Thursday, February 28, 2008
Echar lámina is also used metaphorically to mean a blunt courthip is taking place, letting oneself go in a collision course expecting the other person to yield to one's intentions. Synonyms of echar lámina are echar los perros (lit. throw the dogs), tirar el calzón (throw the panties, briefs, boxers) and tirar la onda (lit. throw the vibe).
The short film below starts with a microbusero (a micro-bus driver) echando lámina. Test your command of the contents of this blog by deciphering the meaning of the dialogues. The name of the short film is La Furia de un Microbusero.
Wednesday, February 27, 2008
Tuesday, February 26, 2008
Not the most romantic way to express one's need of an intimate affair. Nevertheless, it's casual, effective and not too vulgar. Plain and simple, kaliman stands for horny. It is a nice folkloric substitute for the term caliente, which in Mexico sounds too seedy to be used colloquially.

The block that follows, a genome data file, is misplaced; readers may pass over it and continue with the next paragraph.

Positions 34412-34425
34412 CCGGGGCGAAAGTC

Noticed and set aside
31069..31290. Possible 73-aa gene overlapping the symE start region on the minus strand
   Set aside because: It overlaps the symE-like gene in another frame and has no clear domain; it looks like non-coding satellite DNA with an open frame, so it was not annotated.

El Puas: Ando tan Kaliman que si le vengo dando hasta a Ti-nieblas!
(Beware of me and run for your life: I'm horny!)
* Filoso/Filosofo (with a sharp edge/philosopher)
* Ganoso (readily available)
* Caldufo (grotesquely in need of intercourse)
* Traer la espada desenvainada (to have the sword at hand)
* Andar con todo (to be determined)
This picture depicts the the animated hero Kaliman taking a break from his duty to save the world to play with the joyful Pepito (God forbid he's kaliman!).
Monday, February 25, 2008
Friday, February 22, 2008
Thursday, February 21, 2008
If you do the math, having a few drinks de a José José will get you a peda of paletero (popsicle vendor), albañil recién rayado (construction worker on payday), or apache mariguano (stoned Native American).